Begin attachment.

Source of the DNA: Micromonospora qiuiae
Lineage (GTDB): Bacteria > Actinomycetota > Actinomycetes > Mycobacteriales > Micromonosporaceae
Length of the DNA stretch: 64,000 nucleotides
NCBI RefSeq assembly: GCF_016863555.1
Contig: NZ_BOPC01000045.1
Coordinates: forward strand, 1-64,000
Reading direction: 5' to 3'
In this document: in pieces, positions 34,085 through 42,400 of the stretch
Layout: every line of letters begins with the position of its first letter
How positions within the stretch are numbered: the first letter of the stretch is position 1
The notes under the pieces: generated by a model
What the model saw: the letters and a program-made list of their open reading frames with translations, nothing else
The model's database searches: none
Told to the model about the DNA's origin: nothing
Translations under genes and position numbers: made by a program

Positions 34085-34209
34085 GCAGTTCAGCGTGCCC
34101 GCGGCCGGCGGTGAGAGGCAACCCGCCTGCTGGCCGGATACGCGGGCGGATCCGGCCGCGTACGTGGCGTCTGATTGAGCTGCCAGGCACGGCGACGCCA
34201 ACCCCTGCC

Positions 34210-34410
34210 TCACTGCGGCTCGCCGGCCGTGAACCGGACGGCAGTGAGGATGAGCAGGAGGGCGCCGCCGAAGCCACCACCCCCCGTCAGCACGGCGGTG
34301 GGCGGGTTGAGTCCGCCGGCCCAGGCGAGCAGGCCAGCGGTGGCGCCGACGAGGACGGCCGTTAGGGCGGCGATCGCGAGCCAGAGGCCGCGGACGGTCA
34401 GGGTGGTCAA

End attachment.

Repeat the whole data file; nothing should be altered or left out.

Source of the DNA: Micromonospora qiuiae
Lineage (GTDB): Bacteria > Actinomycetota > Actinomycetes > Mycobacteriales > Micromonosporaceae
Length of the DNA stretch: 64,000 nucleotides
NCBI RefSeq assembly: GCF_016863555.1
Contig: NZ_BOPC01000045.1
Coordinates: forward strand, 1-64,000
Reading direction: 5' to 3'
In this document: in pieces, positions 34,085 through 42,400 of the stretch
Layout: every line of letters begins with the position of its first letter
How positions within the stretch are numbered: the first letter of the stretch is position 1
The notes under the pieces: generated by a model
What the model saw: the letters and a program-made list of their open reading frames with translations, nothing else
The model's database searches: none
Told to the model about the DNA's origin: nothing
Translations under genes and position numbers: made by a program

Positions 34085-34209
34085 GCAGTTCAGCGTGCCC
34101 GCGGCCGGCGGTGAGAGGCAACCCGCCTGCTGGCCGGATACGCGGGCGGATCCGGCCGCGTACGTGGCGTCTGATTGAGCTGCCAGGCACGGCGACGCCA
34201 ACCCCTGCC

Positions 34210-34410
34210 TCACTGCGGCTCGCCGGCCGTGAACCGGACGGCAGTGAGGATGAGCAGGAGGGCGCCGCCGAAGCCACCACCCCCCGTCAGCACGGCGGTG
34301 GGCGGGTTGAGTCCGCCGGCCCAGGCGAGCAGGCCAGCGGTGGCGCCGACGAGGACGGCCGTTAGGGCGGCGATCGCGAGCCAGAGGCCGCGGACGGTCA
34401 GGGTGGTCAA